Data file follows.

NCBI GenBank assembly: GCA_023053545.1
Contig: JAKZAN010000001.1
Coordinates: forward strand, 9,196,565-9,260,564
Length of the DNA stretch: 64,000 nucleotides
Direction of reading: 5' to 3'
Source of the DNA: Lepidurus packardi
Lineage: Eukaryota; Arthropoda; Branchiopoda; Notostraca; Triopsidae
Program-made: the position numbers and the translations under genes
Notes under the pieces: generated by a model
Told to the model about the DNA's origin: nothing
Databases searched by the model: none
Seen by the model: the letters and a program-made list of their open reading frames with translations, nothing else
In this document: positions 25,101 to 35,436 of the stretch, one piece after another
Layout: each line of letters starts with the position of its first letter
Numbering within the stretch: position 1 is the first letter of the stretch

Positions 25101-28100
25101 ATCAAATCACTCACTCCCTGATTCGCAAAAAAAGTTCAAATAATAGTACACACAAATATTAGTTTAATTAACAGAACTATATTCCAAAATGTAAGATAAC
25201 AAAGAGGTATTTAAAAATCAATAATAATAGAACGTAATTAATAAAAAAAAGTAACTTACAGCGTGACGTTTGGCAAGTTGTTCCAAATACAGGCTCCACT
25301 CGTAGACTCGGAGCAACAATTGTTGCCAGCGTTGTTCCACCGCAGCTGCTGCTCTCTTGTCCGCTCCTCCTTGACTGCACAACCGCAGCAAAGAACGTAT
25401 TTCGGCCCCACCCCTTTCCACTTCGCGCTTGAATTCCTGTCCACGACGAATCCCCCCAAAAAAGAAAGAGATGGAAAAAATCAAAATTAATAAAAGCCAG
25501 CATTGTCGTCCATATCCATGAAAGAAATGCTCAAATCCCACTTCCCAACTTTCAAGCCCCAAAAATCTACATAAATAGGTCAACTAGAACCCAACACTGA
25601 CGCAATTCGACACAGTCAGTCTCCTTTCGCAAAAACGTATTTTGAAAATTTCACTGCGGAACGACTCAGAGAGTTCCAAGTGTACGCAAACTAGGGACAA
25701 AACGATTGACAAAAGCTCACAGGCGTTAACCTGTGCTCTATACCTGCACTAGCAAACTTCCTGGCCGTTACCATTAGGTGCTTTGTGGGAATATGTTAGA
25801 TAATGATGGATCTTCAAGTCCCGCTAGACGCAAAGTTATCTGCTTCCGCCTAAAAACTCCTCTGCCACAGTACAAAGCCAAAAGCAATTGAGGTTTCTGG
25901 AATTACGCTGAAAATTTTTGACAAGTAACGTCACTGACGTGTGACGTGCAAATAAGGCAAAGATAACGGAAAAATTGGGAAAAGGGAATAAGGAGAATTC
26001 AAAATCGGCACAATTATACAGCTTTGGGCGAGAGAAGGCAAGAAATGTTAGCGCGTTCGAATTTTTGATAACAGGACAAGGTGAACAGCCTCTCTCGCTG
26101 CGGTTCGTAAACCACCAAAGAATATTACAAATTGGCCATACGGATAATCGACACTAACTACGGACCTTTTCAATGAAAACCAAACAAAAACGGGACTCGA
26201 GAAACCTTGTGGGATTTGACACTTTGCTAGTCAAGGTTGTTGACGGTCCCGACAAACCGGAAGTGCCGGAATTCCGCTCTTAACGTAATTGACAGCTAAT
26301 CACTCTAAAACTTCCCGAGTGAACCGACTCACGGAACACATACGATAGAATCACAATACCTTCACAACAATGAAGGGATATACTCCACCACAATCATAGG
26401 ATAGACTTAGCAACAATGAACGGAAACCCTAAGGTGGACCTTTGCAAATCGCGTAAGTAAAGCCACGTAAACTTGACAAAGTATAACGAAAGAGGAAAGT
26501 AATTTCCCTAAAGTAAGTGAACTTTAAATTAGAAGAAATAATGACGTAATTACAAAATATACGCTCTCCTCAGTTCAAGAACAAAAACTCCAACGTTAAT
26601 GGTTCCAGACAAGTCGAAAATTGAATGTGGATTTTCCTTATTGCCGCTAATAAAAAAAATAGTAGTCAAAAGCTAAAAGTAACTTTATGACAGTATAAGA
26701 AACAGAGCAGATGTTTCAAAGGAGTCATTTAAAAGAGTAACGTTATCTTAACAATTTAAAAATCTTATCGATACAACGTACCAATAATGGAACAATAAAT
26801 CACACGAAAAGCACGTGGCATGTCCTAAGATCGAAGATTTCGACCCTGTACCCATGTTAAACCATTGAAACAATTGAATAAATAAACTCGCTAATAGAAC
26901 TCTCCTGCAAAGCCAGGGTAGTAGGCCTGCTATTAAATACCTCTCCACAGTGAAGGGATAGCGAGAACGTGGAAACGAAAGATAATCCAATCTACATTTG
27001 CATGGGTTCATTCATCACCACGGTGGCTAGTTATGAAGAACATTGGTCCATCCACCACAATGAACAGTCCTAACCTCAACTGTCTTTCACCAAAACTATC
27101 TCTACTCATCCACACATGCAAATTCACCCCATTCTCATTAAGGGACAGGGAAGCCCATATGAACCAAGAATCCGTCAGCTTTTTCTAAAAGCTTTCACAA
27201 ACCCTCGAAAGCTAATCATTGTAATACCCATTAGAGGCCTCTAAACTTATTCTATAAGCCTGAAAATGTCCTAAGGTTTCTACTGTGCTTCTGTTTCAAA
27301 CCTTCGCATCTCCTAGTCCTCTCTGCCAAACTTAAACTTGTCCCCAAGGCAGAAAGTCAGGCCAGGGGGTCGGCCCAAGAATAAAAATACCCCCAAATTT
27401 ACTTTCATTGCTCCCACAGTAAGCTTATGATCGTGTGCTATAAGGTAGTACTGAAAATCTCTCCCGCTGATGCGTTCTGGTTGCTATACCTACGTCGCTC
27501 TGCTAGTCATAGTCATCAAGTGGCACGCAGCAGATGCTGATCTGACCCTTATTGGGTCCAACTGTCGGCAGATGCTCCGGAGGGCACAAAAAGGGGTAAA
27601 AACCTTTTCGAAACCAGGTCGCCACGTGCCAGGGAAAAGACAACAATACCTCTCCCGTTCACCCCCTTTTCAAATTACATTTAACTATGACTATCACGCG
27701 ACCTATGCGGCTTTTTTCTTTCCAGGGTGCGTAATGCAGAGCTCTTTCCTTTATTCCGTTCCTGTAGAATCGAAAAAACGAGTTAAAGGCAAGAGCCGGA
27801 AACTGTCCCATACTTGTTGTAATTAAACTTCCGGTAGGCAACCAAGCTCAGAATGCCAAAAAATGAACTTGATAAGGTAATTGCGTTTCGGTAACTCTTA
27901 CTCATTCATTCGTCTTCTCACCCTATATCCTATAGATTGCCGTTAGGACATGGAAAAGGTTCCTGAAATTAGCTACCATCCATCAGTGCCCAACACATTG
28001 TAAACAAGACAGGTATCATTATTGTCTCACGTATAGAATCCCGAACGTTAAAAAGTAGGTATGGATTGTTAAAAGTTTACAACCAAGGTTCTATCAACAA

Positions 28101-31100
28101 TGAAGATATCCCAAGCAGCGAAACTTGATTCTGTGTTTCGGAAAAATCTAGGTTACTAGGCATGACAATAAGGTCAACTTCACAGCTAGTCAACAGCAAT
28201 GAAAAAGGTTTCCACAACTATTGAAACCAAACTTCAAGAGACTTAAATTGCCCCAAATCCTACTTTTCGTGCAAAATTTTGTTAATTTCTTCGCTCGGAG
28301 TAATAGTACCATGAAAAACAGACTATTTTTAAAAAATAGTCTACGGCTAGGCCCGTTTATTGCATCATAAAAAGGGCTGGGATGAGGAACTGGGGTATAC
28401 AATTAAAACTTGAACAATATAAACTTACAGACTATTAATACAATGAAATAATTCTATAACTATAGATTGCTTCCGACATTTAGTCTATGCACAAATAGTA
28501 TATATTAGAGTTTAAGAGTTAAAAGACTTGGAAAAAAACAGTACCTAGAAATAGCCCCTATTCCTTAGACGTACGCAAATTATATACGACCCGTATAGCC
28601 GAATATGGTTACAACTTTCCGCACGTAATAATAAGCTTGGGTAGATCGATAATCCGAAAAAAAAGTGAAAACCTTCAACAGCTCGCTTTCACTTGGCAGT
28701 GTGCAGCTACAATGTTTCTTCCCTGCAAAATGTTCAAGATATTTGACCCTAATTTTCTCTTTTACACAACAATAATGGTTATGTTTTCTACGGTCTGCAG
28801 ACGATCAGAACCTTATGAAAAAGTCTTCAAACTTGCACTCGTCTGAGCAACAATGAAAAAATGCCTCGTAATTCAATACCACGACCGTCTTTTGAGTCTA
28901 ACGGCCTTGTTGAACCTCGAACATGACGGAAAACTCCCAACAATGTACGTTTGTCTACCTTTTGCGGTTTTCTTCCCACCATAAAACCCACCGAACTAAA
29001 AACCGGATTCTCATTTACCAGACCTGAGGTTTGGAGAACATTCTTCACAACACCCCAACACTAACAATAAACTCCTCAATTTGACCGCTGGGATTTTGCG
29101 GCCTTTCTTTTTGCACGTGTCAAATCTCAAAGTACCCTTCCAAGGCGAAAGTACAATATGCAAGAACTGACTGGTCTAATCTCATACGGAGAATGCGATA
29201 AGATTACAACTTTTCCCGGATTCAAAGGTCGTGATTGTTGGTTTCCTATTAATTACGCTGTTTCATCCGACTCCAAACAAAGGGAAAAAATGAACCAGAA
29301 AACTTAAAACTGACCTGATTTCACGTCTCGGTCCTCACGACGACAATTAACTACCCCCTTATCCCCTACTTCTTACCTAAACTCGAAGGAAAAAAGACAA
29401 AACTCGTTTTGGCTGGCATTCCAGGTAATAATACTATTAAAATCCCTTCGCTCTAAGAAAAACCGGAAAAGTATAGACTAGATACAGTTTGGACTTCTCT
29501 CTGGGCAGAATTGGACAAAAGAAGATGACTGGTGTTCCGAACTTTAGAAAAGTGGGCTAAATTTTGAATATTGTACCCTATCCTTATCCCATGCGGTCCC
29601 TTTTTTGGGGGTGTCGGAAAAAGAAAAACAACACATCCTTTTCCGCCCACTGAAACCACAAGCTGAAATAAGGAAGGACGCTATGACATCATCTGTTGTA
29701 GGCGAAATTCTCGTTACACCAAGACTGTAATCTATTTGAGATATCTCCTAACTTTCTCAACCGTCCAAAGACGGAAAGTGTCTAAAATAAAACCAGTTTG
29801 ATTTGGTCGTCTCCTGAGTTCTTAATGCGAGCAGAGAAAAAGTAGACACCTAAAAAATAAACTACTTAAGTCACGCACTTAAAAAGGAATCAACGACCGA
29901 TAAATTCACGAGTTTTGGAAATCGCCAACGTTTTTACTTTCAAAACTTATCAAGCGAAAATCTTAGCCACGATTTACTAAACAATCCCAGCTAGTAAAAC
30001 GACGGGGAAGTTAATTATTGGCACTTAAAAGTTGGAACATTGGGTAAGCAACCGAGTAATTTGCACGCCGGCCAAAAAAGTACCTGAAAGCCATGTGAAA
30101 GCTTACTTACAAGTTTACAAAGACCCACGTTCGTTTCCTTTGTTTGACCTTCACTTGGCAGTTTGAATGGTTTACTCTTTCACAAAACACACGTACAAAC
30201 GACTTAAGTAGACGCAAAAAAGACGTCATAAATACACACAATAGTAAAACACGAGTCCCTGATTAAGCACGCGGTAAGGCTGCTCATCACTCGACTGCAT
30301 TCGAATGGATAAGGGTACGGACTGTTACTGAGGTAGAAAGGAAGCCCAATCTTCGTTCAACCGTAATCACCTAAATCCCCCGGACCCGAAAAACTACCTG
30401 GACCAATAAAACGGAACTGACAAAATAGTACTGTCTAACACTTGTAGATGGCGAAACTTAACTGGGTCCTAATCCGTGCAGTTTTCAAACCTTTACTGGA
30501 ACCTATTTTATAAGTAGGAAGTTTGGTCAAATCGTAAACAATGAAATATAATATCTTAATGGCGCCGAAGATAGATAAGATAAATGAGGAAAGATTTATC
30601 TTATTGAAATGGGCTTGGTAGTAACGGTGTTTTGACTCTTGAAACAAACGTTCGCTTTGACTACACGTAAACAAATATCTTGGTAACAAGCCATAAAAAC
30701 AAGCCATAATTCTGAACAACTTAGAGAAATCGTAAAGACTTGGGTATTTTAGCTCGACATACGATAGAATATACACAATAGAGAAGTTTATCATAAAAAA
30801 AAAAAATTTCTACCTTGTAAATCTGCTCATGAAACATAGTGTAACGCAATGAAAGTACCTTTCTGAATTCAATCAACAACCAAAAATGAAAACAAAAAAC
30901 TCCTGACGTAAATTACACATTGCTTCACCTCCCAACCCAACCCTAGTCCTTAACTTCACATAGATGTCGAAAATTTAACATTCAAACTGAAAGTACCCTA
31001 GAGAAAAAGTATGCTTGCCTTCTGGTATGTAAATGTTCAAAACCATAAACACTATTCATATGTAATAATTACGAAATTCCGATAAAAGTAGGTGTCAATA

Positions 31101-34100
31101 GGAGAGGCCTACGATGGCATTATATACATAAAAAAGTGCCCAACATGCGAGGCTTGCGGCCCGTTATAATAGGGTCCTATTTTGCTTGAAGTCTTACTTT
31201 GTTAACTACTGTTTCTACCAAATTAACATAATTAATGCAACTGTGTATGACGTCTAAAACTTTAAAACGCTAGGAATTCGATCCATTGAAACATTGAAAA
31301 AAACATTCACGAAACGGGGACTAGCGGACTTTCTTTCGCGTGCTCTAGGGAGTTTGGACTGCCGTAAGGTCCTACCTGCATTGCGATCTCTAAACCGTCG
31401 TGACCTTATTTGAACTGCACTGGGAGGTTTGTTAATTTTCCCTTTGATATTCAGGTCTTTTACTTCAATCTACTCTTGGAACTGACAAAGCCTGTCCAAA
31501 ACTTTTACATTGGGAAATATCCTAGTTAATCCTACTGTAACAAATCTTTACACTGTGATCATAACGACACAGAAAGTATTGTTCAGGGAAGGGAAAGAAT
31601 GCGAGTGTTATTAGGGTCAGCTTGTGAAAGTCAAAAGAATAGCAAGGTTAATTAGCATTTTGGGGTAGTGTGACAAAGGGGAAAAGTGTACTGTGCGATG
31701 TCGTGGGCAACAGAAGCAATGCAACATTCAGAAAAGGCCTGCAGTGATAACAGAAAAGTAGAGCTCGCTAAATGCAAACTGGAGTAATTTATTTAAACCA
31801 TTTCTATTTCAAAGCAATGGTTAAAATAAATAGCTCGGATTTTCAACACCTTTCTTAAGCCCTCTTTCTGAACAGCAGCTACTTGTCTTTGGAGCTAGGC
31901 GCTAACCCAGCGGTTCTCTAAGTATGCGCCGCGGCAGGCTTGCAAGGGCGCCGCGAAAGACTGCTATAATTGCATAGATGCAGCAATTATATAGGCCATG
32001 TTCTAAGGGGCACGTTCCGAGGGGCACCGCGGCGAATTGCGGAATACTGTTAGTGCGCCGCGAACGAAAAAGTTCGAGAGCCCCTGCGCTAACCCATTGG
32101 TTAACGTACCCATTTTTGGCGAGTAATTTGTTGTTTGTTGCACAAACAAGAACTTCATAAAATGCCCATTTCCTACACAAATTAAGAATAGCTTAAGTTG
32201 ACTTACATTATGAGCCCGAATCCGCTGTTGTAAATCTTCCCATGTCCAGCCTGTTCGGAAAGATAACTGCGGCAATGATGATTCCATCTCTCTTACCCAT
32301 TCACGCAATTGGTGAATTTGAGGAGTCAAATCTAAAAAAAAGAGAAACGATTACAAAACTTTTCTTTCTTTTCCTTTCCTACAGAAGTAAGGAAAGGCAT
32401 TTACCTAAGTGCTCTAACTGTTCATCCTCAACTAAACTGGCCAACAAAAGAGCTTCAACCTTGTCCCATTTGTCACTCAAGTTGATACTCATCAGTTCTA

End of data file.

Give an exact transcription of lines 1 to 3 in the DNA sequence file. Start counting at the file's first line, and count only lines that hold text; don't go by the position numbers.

NCBI GenBank assembly: GCA_023053545.1
Contig: JAKZAN010000001.1
Coordinates: forward strand, 9,196,565-9,260,564